The Ministry of Education decided to end the fight over pay with the Belize National Teachers Union. It took the decision to not cut the pay for the teachers who went on strike, and the teachers have committed to give back 6 of those 11 school days lost in the strike. Eamon Courtenay, acting as the attorney for the BNTU filed a lawsuit to stop the Ministry of Education from docking the teachers pay at the end of November. The BNTU successfully convinced the Chief Justice to grant an injunction restraining the Ministry from moving forward, and the Ministry had to pay the teachers, even though the deductions were already taken out. 4 weeks after that, in December, both sides agreed to the suggestion by the Chief Justice, that instead of litigating the case, both sides would attempt to resolve it through court-ordered mediation. That happened in January, days before the case was scheduled to go back before the Chief Justice.

Leela Vernon passes away

Cultural icon Leela Genus Vernon passed away around 9 a.m. on Sunday, February 19, after a battle with chronic renal failure. A blood drive was held for Vernon the week before while doctors did all they could to keep her alive. Reports are that she showed signs of recovery but her body succumbed to the strain placed on her heart in the battle to stay alive. Vernon officially died as a result of cardiac arrest.

Leela Vernon will be best remembered for her classic “Who Seh Kriol Noh Got No Kulcha”. This track is a song that encouraged Creole Belizeans to take pride in their identity and culture. This was at a time when the country’s expanding demographics was causing Creole Belizeans to lose grip on their cultural identity. Because Belize was becoming such a diverse country (a beautiful thing) with widespread culturally borrowing there was an idea that Creole doesn’t have any particular culture. Vernon challenged this in her song pointing out the many things that are Creole. So while we are Belizeans and our country’s diversity has caused us to embrace practices and food from various cultures, we should never forget that there is a Kriol kulcha and that is Leela Vernon’s legacy.

Vernon was a founding member of the National Kriol Council and in 2011 she was the recipient of the Woman of the Year in Culture Award.

March

Julius Espat calls PUP executive Bench players

Julius Espat made an appearance on Louis Wade’s Plus TV morning show. During the entire time he was on Espat minced no words in attacking Briceno’s leadership. Oftentimes Espat was blunt and outright disrespectful to Briceno. In one instance he said that Luke Espat was doing the work of the PUP and he would prefer to have him in the national assembly. He went on to say that the executives of the PUP is made up of bench players. That is, persons who were not elected are making decision for the party.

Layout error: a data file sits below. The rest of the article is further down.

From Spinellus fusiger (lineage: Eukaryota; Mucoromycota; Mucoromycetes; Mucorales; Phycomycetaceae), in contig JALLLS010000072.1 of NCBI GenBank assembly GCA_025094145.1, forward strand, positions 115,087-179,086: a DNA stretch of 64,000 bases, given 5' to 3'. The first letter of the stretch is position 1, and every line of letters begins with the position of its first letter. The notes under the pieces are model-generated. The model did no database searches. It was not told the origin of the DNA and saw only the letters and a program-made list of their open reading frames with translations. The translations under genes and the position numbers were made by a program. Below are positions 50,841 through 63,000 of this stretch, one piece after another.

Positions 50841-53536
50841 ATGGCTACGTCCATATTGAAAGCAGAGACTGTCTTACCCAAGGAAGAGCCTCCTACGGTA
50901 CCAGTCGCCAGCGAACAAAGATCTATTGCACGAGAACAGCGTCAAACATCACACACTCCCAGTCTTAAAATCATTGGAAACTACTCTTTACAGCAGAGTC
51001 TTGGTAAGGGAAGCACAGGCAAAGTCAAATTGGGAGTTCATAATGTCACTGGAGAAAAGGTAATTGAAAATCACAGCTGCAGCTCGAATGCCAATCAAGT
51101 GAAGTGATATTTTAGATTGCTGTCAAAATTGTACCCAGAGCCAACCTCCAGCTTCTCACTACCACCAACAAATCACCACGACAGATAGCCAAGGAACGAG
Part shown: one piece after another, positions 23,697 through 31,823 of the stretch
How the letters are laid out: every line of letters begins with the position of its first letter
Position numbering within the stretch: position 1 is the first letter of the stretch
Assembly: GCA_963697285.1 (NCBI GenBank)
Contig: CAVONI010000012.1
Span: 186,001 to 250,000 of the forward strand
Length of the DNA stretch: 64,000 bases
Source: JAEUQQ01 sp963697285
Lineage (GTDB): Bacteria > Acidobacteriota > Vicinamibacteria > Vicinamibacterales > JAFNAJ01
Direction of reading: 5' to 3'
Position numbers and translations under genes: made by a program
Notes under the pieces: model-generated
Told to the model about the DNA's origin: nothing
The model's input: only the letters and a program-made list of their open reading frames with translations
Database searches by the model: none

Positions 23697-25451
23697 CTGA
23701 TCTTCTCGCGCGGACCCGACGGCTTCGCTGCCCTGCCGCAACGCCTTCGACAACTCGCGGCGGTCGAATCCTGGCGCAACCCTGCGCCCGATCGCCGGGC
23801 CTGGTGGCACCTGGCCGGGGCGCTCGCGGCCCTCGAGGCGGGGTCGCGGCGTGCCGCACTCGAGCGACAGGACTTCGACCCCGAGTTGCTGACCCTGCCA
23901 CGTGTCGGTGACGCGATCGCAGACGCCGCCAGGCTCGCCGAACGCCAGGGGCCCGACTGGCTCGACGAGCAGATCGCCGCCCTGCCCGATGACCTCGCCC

“Dirty Cop” sentenced to 3 months in jail

Interdicted police officer Jamil Scott, 32, was convicted on Friday, February 24, by Chief Magistrate Anne Marie Smith for stealing a Kenwood handheld radio valued at $650 from the Belize Police Department. Scott was initially charged with two counts of theft, one for the hand held radio and a second for a watch and bracelet allegedly stolen from the home of Shannon Davis during a search on September 20, 2014. Since Davis did not wish to proceed with the matter, that charge was withdrawn.

600 million dollar saving from renegotiated Superbond

Prime Minister, Rt. Hon. Dean Barrow, announced on Friday March 10 that a final agreement should be worked out with the holders of the Superbond. The Government of Belize was negotiating with a creditor committee which represented 61 percent of the bond holders, they along with the Venezuela government which holds 8 percent of the bondholding agreed with the new bond. Ambassador Mark Espat, who was part of the negotiating team simplified what the new terms of the Bond will be. “The net present value of the new bonds will be 25% less than they are right now, that is 85 million U.S. dollars or 170 million Belize.” He added that, “this is a combination of a 27 percent reduction in interest rate from 6.767% to the 4.9375%. It means that between August of this year and August of 2019 when the principal repayments were to start we will pay out 40 million dollars less in that period in interest.” Espat noted that over the duration of the bond the Government of Belize will pay 53 million dollars less in interest throughout the term of current bond compared to the new one and we will pay 600 million Belize dollars less between 2019 and 2030 in principal payments. The life of the bond will be extended from 11.8 years to 15 years. During the 11 year period there will be no principal payments.